Evolutionary Trade-Offs in Plants Mediate the Strength of Trophic Cascades

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Science  26 Mar 2010:
Vol. 327, Issue 5973, pp. 1642-1644
DOI: 10.1126/science.1184814

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Trophic Trade-Offs

There have been many attempts to document and explain the effects of predators on plant biomass in so-called “trophic cascades.” Theory suggests that fast-growing plants are relatively undefended and suffer more from herbivory, which implies a functional trade-off between investment in traits relating to growth and defensive strategies. Mooney et al. (p. 1642; see the Perspective by Hambäck) compared responses to fertilization and aphid predators in 16 milkweed species. As predicted, interspecific variation in the strength of top-down control in terms of a tradeoff with growth was observed.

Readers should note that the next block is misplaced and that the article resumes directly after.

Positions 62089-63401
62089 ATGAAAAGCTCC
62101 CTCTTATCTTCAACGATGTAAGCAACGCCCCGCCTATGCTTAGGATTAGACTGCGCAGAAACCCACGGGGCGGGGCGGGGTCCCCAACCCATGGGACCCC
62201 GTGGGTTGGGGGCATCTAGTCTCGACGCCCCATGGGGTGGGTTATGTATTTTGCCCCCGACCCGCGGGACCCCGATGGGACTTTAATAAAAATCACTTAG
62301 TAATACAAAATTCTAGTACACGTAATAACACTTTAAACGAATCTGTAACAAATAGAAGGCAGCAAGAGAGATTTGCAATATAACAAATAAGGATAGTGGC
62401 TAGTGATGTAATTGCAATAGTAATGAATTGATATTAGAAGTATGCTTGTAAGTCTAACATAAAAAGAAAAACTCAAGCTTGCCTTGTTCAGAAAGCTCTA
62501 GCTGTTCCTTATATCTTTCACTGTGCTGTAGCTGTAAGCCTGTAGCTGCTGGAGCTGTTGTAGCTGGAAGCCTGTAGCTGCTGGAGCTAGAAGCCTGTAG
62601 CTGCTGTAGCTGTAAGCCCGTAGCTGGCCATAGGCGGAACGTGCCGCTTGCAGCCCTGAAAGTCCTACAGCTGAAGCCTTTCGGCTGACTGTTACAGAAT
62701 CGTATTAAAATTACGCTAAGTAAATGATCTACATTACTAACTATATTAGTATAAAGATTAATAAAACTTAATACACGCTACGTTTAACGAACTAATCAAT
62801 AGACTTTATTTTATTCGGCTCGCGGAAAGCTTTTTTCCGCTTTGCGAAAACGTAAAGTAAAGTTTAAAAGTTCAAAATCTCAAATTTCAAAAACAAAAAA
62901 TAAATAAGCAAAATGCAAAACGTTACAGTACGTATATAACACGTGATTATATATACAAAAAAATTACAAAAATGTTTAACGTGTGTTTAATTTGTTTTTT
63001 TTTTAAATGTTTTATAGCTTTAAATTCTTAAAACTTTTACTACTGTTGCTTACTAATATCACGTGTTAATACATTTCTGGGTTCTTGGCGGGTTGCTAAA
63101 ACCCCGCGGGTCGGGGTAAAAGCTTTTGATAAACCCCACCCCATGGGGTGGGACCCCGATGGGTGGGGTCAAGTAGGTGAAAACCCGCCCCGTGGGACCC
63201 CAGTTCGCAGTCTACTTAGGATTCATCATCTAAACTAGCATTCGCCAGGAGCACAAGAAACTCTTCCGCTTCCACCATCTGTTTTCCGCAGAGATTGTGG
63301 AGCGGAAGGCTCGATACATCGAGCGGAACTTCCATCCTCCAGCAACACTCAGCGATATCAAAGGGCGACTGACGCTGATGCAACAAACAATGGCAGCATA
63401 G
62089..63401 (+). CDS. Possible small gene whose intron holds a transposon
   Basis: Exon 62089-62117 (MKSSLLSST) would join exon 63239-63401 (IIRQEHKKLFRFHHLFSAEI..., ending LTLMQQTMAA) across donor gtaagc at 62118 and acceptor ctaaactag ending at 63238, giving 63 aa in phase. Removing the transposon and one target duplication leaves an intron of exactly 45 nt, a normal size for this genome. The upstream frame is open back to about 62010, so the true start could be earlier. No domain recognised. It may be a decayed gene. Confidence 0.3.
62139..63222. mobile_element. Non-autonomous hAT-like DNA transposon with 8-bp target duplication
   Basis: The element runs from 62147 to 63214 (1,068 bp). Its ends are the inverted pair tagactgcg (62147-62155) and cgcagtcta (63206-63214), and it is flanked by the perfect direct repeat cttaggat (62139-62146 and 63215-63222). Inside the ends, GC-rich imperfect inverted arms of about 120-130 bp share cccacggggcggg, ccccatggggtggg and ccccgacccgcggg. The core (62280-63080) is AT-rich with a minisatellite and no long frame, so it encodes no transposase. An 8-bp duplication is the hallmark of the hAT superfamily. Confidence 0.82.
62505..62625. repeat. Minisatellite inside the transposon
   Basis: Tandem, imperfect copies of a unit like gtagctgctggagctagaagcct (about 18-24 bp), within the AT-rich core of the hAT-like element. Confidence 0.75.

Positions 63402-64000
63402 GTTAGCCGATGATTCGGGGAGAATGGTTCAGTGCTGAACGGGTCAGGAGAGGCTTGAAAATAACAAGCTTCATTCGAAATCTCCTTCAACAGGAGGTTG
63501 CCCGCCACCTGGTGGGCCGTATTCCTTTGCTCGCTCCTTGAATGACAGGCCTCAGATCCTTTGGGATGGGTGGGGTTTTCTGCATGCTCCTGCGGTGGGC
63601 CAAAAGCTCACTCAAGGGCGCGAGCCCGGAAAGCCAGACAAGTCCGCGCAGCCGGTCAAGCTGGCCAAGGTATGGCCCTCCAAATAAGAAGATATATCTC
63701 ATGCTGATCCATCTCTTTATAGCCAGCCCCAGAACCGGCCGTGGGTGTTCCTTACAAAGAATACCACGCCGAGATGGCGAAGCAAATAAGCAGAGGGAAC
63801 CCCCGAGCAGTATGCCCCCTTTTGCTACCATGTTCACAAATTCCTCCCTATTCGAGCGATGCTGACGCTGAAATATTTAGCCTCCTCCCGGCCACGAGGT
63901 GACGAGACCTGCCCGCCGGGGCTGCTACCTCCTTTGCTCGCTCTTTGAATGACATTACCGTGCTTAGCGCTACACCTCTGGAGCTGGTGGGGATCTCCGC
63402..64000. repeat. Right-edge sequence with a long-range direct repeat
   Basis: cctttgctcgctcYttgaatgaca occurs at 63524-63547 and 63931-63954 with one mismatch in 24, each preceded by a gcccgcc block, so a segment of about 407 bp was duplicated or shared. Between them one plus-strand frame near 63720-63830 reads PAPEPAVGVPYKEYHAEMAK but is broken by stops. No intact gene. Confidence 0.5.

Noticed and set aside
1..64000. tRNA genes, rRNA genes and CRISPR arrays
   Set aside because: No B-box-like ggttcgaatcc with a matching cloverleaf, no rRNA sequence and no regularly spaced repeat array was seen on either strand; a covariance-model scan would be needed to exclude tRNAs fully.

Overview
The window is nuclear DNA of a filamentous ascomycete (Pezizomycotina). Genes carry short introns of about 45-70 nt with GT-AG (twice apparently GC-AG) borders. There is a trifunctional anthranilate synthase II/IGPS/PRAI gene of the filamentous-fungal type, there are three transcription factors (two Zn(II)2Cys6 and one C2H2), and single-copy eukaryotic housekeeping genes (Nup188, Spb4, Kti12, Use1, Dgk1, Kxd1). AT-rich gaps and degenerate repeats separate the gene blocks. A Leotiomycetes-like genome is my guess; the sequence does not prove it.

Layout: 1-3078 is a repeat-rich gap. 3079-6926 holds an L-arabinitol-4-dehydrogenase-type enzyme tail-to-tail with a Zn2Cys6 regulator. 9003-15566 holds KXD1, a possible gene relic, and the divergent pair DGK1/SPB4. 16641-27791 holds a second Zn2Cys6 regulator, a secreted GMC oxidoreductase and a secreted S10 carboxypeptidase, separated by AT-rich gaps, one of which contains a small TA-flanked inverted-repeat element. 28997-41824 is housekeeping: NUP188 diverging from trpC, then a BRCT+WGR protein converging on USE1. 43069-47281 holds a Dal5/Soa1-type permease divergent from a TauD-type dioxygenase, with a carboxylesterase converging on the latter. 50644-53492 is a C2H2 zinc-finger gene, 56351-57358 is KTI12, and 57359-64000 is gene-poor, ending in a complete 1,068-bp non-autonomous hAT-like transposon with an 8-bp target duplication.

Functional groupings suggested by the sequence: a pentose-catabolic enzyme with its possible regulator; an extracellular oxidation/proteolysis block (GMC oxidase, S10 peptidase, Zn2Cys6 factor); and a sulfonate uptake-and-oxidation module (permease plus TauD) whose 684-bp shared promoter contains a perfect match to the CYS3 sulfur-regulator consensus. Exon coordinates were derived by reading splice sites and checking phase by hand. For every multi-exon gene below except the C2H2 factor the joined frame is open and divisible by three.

Predators determine herbivore and plant biomass via so-called trophic cascades, and the strength of such effects is influenced by ecosystem productivity. To determine whether evolutionary trade-offs among plant traits influence patterns of trophic control, we manipulated predators and soil fertility and measured impacts of a major herbivore (the aphid Aphis nerii) on 16 milkweed species (Asclepias spp.) in a phylogenetic field experiment. Herbivore density was determined by variation in predation and trade-offs between herbivore resistance and plant growth strategy. Neither herbivore density nor predator effects on herbivores predicted the cascading effects of predators on plant biomass. Instead, cascade strength was strongly and positively associated with milkweed response to soil fertility. Accordingly, contemporary patterns of trophic control are driven by evolutionary convergent trade-offs faced by plants.

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